The Native Healing circle and Smudging
As I am attending a native healing circle tonight, I thought it was fitting to discuss the healing or talking circle and smudging, which often go hand in hand. What I mean here is that smudging will pretty much always be part of a healing circle (at the beginning) but you can also smudge on your own whenever you feel like it. Let’s start with the concept of smudging. As it was told to me by an Elder, smudging is like bathing in the herb medicine. You push the smoke on you as though you are washing away “dirt” or cleansing yourself.
In other words, smudging can be thought of as a purification ceremony, a native american healing ceremony. Plants, our living relatives, or more accurately, medicine, are used for this ceremony. Plants such as sage, sweetgrass or cedar. They are gathered fresh in nature in a ritual where only what is necessary is taken and something is often given back. For example, some will leave tobacco as an offering for the plants. That’s what I do when I go pick sage or cedar. Tobacco also being a sacred medicine, not to be overused or abused. I am also talking about a natural tobacco, not a chemical full tobacco. Each Elder might have a different blend of medicine. When taken, the plants are prepared and then grounded and mixed together.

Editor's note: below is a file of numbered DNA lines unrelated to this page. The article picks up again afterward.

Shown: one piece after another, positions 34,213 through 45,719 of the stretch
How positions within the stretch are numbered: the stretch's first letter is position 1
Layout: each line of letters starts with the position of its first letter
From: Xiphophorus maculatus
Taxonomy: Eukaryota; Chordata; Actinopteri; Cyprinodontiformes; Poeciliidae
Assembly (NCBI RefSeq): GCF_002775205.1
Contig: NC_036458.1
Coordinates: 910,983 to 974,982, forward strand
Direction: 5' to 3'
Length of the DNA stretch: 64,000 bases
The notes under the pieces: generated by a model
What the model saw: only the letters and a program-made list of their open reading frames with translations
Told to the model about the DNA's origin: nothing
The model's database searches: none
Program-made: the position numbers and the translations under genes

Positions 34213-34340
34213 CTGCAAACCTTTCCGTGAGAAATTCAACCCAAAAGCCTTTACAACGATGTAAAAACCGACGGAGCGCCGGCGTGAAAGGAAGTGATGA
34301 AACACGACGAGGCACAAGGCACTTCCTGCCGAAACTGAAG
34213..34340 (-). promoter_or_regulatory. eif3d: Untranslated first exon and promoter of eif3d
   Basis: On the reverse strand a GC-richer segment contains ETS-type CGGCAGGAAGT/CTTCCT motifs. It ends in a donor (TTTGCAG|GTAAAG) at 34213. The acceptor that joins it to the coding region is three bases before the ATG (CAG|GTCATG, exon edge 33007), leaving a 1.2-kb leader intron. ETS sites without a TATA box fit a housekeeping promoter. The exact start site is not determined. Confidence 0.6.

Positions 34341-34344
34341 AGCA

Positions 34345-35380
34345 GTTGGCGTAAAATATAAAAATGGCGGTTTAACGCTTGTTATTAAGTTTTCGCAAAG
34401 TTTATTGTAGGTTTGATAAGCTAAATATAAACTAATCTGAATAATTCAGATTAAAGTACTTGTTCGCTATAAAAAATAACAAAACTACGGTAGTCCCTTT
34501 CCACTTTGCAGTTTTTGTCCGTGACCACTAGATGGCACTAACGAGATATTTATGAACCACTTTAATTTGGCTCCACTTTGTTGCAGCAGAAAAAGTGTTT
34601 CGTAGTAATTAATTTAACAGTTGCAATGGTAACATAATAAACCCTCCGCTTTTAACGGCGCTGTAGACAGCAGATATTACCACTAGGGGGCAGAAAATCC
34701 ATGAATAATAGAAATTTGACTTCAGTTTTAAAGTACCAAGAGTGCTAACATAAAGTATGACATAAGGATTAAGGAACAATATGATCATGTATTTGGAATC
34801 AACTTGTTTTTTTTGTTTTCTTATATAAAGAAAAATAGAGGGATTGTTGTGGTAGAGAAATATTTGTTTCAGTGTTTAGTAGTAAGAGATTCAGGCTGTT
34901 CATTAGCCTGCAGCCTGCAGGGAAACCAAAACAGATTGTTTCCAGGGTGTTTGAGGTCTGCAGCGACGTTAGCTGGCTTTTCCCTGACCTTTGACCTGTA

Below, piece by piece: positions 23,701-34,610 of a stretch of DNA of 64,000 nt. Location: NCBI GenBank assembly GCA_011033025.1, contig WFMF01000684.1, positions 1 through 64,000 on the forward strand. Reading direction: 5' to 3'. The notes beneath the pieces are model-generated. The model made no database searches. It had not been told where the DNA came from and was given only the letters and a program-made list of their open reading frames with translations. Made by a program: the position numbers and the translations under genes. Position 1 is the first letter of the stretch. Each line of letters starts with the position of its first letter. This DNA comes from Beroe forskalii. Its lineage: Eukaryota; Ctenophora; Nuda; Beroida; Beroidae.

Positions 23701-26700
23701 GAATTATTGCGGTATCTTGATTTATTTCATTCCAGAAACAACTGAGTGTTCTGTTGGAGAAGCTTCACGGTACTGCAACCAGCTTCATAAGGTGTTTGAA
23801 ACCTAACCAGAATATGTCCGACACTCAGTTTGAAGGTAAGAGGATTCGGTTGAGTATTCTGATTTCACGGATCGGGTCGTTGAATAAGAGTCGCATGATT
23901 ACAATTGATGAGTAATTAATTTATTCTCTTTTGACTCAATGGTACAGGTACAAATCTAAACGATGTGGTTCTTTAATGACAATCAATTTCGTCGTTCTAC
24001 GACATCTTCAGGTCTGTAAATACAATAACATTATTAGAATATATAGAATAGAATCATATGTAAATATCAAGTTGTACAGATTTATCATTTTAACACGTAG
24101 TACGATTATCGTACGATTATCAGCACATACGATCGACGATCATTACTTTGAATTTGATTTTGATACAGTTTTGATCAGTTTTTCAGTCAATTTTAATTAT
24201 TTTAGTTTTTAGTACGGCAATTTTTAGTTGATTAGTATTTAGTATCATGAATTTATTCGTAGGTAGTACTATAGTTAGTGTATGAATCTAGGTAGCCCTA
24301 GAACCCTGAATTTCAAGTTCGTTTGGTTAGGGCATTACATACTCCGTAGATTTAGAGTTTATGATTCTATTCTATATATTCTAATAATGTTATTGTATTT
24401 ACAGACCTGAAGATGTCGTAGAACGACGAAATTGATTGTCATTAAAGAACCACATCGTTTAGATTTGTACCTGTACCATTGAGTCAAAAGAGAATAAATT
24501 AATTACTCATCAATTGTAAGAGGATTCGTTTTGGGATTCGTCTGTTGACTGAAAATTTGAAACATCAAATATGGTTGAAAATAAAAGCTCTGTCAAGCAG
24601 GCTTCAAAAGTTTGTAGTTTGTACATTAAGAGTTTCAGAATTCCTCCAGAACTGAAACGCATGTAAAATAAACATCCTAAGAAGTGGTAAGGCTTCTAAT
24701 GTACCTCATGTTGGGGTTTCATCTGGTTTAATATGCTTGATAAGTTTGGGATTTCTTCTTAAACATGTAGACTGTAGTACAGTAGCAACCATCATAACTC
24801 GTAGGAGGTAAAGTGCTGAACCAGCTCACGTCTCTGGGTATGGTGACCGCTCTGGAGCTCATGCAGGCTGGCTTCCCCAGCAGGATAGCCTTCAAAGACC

Within the teachings of the Medicine Wheel, the four medicines are tobacco, sweetgrass, sage and cedar. Tobacco comes from the east direction and represents balance. Sweetgrass comes from the south and represents kindness and positivity. Cedar is the western direction and represents harmony. Finally, sage is the northern direction and represents protection from negativity (the meaning might vary according to each nation). When smudging, one will place grounded medicine in an abalone shell and light it. Using an eagle feather (connection to the Creator), one will keep the smoke active. You do not use your breath to keep the smudge going, as it would be giving your strength away. The setting below (mine) is pretty representative.